Towards the end of the year, when holidays loom and I'm looking for some good books to read, I look through various recommendations on websites and blogs (after discounting all those pontificators who try to tell us they're going to read Evelyn Waugh or Eudora Welty on the beach). This year, it seemed like half the blog world was recommending Matterhorn: A Novel of the Vietnam War.
I have a friend who has been writing for some years about the effects of the Vietnam War on the families of vets, so this caught my interest. What would it be like? Gory? Over-inflated? Movie-like? I started reading "Matterhorn" on 27th December. I got 40 pages into it and stopped. Did I really want to read this? Could I bear to? The reasons for my hesitation? Already by Page 40 I could tell this was not going to be an easy read. It would be heavy, long, gruesome and probably really depressing. I wasn't sure if I was ready (sometime you have to be "ready" for certain books). I decided to keep going, mainly because already I had such a strong sense of setting and character, and also a sense that I was about to be taken on an unforgettable journey.
I finished it today around 2pm. I had brushed away tears more than twice, but more than that, I had been angry, astounded, gutted, marveling, head-shaking and shaken. It's only 2nd January and already I think this is going to be my top book of 2011 (anything else will have to be absolutely amazing to go past this book). No, I didn't enjoy this much. It's not light and fluffy. It's eye-opening. It made me wonder how any vet who fought on the front line in Vietnam came back even moderately sane. And it left me feeling despair about the overwhelming futility of war.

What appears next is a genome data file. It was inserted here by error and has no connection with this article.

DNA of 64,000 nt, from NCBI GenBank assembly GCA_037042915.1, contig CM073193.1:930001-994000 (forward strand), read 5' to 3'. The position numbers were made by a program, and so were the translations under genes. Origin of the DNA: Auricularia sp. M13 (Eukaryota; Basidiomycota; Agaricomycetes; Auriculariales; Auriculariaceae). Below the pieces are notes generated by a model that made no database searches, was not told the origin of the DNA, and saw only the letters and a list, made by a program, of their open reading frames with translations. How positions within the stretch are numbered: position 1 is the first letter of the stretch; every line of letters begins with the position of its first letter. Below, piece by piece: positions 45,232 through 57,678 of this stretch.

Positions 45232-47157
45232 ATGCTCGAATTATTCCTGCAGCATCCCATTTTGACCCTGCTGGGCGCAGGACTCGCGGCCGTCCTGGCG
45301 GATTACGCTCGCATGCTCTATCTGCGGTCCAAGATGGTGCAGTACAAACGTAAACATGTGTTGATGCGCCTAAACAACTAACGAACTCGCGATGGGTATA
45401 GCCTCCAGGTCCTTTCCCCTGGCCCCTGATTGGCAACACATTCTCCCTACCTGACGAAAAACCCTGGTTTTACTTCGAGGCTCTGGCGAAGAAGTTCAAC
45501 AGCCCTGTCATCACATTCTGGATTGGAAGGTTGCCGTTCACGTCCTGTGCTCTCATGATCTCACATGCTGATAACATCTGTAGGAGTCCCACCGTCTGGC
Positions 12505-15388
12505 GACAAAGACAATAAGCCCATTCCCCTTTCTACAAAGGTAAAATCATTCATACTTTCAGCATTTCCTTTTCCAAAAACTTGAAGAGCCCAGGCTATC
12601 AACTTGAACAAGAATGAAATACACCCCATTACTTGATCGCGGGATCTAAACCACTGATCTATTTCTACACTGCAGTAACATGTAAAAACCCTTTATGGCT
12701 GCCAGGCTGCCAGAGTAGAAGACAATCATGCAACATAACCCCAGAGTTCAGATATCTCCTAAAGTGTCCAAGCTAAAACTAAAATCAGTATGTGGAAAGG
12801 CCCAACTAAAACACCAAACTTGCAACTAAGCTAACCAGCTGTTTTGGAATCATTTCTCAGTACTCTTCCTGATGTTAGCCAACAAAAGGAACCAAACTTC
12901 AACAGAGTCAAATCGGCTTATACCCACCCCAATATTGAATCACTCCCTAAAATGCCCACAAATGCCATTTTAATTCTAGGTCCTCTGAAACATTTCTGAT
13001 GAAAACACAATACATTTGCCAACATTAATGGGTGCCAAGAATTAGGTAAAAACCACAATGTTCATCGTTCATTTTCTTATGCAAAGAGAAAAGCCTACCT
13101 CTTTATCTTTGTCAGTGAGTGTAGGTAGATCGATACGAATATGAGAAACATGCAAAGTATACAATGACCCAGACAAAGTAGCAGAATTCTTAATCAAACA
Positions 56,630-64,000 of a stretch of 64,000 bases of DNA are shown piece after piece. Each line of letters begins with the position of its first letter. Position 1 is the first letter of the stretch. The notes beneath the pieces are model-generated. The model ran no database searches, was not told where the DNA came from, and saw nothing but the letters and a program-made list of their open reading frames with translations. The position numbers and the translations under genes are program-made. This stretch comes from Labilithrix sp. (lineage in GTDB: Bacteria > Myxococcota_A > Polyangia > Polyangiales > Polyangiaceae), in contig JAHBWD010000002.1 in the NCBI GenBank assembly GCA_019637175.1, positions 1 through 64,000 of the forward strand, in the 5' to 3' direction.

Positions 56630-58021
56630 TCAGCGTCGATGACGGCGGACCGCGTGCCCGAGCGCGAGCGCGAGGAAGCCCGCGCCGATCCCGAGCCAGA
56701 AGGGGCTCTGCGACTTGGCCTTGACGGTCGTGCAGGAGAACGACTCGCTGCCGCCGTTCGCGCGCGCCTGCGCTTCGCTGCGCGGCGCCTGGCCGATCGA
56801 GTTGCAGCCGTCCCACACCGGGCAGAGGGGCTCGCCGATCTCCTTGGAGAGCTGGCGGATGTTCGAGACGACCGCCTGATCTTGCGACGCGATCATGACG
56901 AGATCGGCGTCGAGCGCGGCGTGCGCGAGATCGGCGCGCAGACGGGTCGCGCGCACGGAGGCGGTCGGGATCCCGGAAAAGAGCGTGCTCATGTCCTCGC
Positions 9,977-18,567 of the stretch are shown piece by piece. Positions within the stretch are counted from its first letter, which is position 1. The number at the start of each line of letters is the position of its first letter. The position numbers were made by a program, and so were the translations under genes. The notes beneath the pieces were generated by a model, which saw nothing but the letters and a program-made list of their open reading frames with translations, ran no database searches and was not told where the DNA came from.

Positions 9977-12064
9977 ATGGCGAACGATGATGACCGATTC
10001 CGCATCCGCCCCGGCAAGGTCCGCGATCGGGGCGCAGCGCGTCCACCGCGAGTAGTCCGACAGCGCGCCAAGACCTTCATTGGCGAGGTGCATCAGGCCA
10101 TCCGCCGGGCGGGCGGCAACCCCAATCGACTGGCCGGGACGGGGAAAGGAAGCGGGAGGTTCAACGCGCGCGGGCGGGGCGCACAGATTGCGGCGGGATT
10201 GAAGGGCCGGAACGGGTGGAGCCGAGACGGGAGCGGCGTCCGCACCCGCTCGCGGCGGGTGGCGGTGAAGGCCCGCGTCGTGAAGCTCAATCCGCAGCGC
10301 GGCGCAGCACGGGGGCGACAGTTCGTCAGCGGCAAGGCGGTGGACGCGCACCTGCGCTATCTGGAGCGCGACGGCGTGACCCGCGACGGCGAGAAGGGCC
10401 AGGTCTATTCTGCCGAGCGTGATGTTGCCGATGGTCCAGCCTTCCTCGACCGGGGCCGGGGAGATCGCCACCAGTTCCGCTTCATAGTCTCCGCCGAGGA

What's it about? Basically it follows the story of Bravo Company, most specifically a Lieutenant Mellas (although other viewpoints weave in and out of the story) and a disastrous couple of months in the monsoon season, trying to fight the NVC along a range of mountains near the DMZ. The author, Karl Malantes, apparently was a highly-decorated Marine and fought in the war, and it shows in the level of detail but also in the way he depicts each and every Marine as human and real. Nothing is simple, least of all a war fought behind a sham wall of politics at all levels. Malantes focuses on the Marines in the jungle, the insane missions they are expected to carry out, and the officers safe in their little command posts who have no idea of either the terrain or the conditions.
Like the Marines in the story, I wanted to grab those officers and strangle them, and it made me wonder if troops feel the same way in every war (like Afghanistan and Iraq). It apparently took Malantes 30 years to write this book. It shows, in that you feel all the way through that this is the work of his whole heart and soul, let alone those 30 years of writing and revision.
Yes, not an easy read at all. Every night I kept having dreams about it! But if you're up to it, you'll probably be like me and want to recommend it to everyone you meet.